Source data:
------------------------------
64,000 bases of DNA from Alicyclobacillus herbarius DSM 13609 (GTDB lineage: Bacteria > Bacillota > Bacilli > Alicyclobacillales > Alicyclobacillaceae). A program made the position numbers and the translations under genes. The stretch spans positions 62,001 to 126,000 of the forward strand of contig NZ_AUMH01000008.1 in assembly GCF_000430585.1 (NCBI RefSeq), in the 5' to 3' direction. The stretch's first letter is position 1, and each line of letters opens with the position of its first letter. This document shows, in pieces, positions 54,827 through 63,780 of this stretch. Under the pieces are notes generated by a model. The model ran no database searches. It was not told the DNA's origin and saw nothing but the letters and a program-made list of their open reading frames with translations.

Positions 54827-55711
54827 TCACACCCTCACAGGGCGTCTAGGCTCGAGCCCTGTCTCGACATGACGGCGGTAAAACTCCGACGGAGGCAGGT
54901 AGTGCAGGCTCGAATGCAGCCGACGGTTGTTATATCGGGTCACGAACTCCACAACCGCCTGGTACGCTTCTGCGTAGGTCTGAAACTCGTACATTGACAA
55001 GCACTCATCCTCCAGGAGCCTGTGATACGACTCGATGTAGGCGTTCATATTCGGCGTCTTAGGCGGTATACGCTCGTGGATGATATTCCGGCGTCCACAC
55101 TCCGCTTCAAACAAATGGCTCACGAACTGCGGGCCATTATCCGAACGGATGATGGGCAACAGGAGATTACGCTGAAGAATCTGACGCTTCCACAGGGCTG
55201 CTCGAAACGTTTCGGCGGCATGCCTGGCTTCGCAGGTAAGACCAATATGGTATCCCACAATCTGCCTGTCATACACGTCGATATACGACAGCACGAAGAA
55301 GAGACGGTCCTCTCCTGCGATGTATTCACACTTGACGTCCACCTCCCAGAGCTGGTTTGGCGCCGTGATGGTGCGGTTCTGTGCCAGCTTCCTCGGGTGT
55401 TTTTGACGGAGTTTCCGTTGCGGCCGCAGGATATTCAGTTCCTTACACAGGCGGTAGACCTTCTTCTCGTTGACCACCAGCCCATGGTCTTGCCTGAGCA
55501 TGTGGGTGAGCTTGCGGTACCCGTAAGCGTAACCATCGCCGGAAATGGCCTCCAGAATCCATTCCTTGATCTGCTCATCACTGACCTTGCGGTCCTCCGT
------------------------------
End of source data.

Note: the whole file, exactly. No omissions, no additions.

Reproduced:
64,000 bases of DNA from Alicyclobacillus herbarius DSM 13609 (GTDB lineage: Bacteria > Bacillota > Bacilli > Alicyclobacillales > Alicyclobacillaceae). A program made the position numbers and the translations under genes. The stretch spans positions 62,001 to 126,000 of the forward strand of contig NZ_AUMH01000008.1 in assembly GCF_000430585.1 (NCBI RefSeq), in the 5' to 3' direction. The stretch's first letter is position 1, and each line of letters opens with the position of its first letter. This document shows, in pieces, positions 54,827 through 63,780 of this stretch. Under the pieces are notes generated by a model. The model ran no database searches. It was not told the DNA's origin and saw nothing but the letters and a program-made list of their open reading frames with translations.

Positions 54827-55711
54827 TCACACCCTCACAGGGCGTCTAGGCTCGAGCCCTGTCTCGACATGACGGCGGTAAAACTCCGACGGAGGCAGGT
54901 AGTGCAGGCTCGAATGCAGCCGACGGTTGTTATATCGGGTCACGAACTCCACAACCGCCTGGTACGCTTCTGCGTAGGTCTGAAACTCGTACATTGACAA
55001 GCACTCATCCTCCAGGAGCCTGTGATACGACTCGATGTAGGCGTTCATATTCGGCGTCTTAGGCGGTATACGCTCGTGGATGATATTCCGGCGTCCACAC
55101 TCCGCTTCAAACAAATGGCTCACGAACTGCGGGCCATTATCCGAACGGATGATGGGCAACAGGAGATTACGCTGAAGAATCTGACGCTTCCACAGGGCTG
55201 CTCGAAACGTTTCGGCGGCATGCCTGGCTTCGCAGGTAAGACCAATATGGTATCCCACAATCTGCCTGTCATACACGTCGATATACGACAGCACGAAGAA
55301 GAGACGGTCCTCTCCTGCGATGTATTCACACTTGACGTCCACCTCCCAGAGCTGGTTTGGCGCCGTGATGGTGCGGTTCTGTGCCAGCTTCCTCGGGTGT
55401 TTTTGACGGAGTTTCCGTTGCGGCCGCAGGATATTCAGTTCCTTACACAGGCGGTAGACCTTCTTCTCGTTGACCACCAGCCCATGGTCTTGCCTGAGCA
55501 TGTGGGTGAGCTTGCGGTACCCGTAAGCGTAACCATCGCCGGAAATGGCCTCCAGAATCCATTCCTTGATCTGCTCATCACTGACCTTGCGGTCCTCCGT